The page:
Apr 22, 2021
Jenna LaineESPN Staff Writer
- Covered the Buccaneers since 2009
- Joined ESPN in 2016
Former Tampa Bay Buccaneers and Florida State linebacker Geno Hayes, 33, has been moved to hospice care at his parents’ home in Georgia two years after being diagnosed with liver disease.
Hayes told ESPN before entering the hospital last month that he had been placed on a waiting list for a transplant at the Mayo Clinic and Northwestern Medicine in December after being hospitalized over 20 times in the past year.
“The first diagnosis they gave me was alcoholic cirrhosis,” Hayes said. “But when we dug in deeper, it became just chronic liver disease, because I don’t drink like that. If I did drink, it was just like wine or something like that. But my body is made different. And that’s what [my doctor] said — ‘Everybody’s made different.'”
“I went from 220 [pounds] to 150,” Hayes said. “That was when I was first diagnosed.”
While alcoholic liver cirrhosis is on the rise in people ages 25-34, according to a 2018 University of Michigan study, Hayes said he suspects the use of nonprescription pain medications is what caused his condition, combined with a family history of liver disease. Hayes said he took over-the-counter pain medications during his playing career but never more than the amount directed on the bottle.
“I didn’t do like regular guys do with the Toradol shots … I just took [NSAIDs],” Hayes said. “I thought it was safer. But once I got out and started doing research, I was like, ‘Oh … my body is not set up for this.'”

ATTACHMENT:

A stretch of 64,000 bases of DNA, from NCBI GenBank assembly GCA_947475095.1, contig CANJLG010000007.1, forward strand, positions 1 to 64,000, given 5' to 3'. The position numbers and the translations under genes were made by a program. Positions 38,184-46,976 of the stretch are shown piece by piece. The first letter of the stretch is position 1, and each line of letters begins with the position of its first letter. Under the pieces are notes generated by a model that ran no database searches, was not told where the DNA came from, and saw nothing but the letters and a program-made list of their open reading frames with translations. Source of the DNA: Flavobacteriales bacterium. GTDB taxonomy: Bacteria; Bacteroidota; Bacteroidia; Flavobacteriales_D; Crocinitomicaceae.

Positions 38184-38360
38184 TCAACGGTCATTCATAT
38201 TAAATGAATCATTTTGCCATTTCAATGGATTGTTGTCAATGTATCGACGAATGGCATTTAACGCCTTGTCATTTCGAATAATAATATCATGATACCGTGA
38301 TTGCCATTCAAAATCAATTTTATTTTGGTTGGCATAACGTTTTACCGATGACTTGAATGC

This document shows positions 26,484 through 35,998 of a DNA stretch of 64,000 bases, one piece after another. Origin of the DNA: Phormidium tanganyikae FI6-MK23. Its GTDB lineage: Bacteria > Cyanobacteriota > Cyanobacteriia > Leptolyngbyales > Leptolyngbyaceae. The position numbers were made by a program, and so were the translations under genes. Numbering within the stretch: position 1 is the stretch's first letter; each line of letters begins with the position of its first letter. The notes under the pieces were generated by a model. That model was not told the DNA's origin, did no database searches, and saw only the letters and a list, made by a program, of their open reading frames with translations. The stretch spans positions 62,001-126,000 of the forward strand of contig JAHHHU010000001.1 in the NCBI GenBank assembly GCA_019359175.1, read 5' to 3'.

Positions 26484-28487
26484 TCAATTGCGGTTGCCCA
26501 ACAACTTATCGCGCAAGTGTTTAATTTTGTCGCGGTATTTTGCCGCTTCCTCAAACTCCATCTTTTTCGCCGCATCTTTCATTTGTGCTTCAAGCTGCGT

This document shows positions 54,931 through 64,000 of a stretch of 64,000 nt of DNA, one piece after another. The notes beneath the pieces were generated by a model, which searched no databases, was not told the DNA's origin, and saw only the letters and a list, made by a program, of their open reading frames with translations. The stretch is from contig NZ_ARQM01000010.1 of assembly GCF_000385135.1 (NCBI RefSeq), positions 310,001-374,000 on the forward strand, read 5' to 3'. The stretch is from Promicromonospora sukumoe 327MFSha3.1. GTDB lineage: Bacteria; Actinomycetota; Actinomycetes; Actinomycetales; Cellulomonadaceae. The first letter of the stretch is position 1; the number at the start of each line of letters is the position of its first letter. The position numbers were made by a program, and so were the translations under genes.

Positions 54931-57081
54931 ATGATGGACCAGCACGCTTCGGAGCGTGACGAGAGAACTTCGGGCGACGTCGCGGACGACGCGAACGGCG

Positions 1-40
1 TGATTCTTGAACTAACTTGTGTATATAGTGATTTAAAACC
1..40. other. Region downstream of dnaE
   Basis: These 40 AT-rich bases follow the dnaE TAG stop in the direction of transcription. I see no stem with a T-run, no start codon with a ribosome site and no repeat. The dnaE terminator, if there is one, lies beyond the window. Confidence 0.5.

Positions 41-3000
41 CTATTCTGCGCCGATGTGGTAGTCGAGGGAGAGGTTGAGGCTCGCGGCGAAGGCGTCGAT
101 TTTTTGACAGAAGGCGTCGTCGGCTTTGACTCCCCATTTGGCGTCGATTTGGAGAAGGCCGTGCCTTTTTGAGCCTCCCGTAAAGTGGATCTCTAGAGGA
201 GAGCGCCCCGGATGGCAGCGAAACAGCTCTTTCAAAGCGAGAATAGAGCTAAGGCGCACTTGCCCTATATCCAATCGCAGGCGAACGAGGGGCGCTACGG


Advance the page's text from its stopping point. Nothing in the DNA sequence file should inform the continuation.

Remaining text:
Hayes, who played for the Bucs from 2008 to 2011, the Chicago Bears in 2012 and Jacksonville Jaguars from 2013 to 2014, was diagnosed with the condition while being treated for an unrelated medical issue.
The FDA advises that taking too much Tylenol (acetaminophen) can cause liver damage, and those with liver disease or who consume three alcoholic drinks daily should consult with their doctor before taking the medication. As far as Aleve (naproxen), it has been associated with cases of drug-induced liver injury — 1-3 per 100,000 users, according to the National Center for Biotechnology Information.
“At first, I didn’t let my kids come around when I was in the hospital,” said Hayes, who has children ages 13 and 8 with wife, Shevelle. “Over time we eased into them knowing about me, and now they know how to handle things …”
“I went into a depression for literally three months … supreme depression,” said Hayes, who initially kept his diagnosis private before opening up, believing it could help others. “I wanted more to know but didn’t want to be a burden.
“Being in my position, I was always so private that I closed myself off to people.”
He said he hoped his story will help people learn to appreciate all the good that they have — life’s simple pleasures — like being surprised in bed by his daughter or hearing her laughter, and his son’s when they’d snatch his phone and take pictures of him sleeping, posting them on his Twitter account.
“I’m enjoying life, I’m spending more time with my kids and I really want to help people,” Hayes said. “My main goal is to just inspire, to inspire the next person, no matter what they’re going through, no matter who talks bad about them — family, friends, social media, all of that crap — it don’t matter. You take care of you. Make sure you’re straight. That’s all I want to do.”